Visual communication shares with written documents the disadvantage of no interaction between the designer and the recipients (see the model in my earlier article Information Visualization or Data Visualization?). Briefly, the viewer cannot get immediate responses from the designer to any questions. This contrasts with verbal communication, where the possibility of exchanges between speaker and audience and even within the audience is a manifest advantage.
This disadvantage may be palliated in various ways, depending on the available technology and the culture of the communication actors. Some organizations have integrated electronic chat tools into their ways of working. If visualization designers are prepared to be interrupted at any moment, this channel allows for questions and answers almost as rapid and interactive as with a face to face encounter. Indeed, it has the added benefits of leaving a record of the exchange and does not fall prey to the problems of bad acoustics, poor enunciation and low aural comprehension (especially when listening to languages other than one’s native language).
The takeaway message is that information visualizations should include information about how to ask questions of the designer, insofar as the designer is prepared to respond to them.
Information Visualizations and Phony News
I once worked for an organization where the CIO proudly boasted that he reduced IT costs from 8% of the total revenue to only 6% while maintaining or improving quality. And the CIO had all the dashboard graphics needed to document this wonderful achievement. But he failed to say that the organization had been having brilliant years, with revenue increasing by 20% per annum. So, in fact, there were huge increases in IT expenditure. There was no significant cost-cutting, relative to revenue, at all!Learning how to read newspapers critically used to be one of the fundamental components of civic education. Unfortunately, this skill seems to be increasingly discounted, as “news” is increasingly communicated peer to peer, rather than from centralized journalists to distributed readers or viewers. Mass diffusion of self-serving lies has become a fine art, worthy of a Goebbels.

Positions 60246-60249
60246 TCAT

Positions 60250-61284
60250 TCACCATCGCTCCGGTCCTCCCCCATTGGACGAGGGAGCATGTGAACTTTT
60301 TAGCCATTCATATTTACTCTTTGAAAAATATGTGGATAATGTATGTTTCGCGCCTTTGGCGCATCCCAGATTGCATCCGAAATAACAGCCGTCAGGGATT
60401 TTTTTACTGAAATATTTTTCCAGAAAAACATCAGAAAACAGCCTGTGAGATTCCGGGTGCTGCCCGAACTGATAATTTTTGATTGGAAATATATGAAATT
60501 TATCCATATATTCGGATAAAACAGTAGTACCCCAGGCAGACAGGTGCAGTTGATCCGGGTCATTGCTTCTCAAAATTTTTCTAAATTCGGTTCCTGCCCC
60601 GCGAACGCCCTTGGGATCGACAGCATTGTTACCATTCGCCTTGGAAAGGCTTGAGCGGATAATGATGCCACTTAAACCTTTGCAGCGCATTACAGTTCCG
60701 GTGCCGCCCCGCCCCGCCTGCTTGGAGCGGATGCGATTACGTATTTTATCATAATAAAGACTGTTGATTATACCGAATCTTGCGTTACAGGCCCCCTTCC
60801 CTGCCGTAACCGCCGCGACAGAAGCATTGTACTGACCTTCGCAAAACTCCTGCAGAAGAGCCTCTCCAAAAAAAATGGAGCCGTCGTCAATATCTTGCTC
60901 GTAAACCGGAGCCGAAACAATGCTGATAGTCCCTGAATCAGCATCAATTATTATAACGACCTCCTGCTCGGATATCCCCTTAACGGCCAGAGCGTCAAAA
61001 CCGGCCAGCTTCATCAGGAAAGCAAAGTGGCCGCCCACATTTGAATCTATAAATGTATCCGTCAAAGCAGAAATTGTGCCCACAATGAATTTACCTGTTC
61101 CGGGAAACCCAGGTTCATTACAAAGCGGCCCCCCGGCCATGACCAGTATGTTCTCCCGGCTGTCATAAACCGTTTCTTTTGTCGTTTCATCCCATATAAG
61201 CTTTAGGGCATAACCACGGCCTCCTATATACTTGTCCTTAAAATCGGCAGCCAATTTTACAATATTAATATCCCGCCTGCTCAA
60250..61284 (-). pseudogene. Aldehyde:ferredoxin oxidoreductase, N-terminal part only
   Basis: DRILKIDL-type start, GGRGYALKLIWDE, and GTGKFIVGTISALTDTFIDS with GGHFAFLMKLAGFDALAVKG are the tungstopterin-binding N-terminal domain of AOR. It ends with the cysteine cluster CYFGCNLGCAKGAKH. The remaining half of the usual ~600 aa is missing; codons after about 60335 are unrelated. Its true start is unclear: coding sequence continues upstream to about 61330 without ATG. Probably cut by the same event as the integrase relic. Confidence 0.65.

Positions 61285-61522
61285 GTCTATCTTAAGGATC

Communicating messages via information visualizations is subject to this same issue. Basing visualizations on some data gives the illusion of authority. But the visualization itself does not give the full context of how those data were selected and transformed. The viewer depends heavily on the reputation of the author or the publisher for assessing whether the visualization is well-founded. Even so, it remains important to view information visualizations critically. The rhetoric of visualizations can so easily confound the gullible, mislead the naïve and cause the simpleton to make the wrong decisions.
I will discuss the importance of improving information visualization skills in a separate article.
The article Why Use Information Visualizations? by Robert S. Falkowitz, including all its contents, is licensed under a Creative Commons Attribution-NonCommercial-ShareAlike 4.0 International License.
1 Think, for example, of Hardy’s famous anecdote about his visit to Ramanujan at a hospital:
I remember once going to see him when he was ill at Putney. I had ridden in taxi cab number 1729 and remarked that the number seemed to me rather a dull one, and that I hoped it was not an unfavourable omen. “No,” he replied, “it is a very interesting number; it is the smallest number expressible as the sum of two cubes in two different ways.”
2 See, for example, Elijah Meeks contributions at https://emeeks.github.io/gestaltdataviz/section1.html through https://emeeks.github.io/gestaltdataviz/section4.html
3 Here is an anecdotal illustration of the vast capacity and usefulness of visual memory. I watch a large number of films, usually selected by the title, year and short synopsis of the plot. Sometimes, I choose a film that I had already seen but the selection criteria do not allow me to recall the previous viewing. However, after a few seconds of watching the film, I quickly realize that I had seen it before.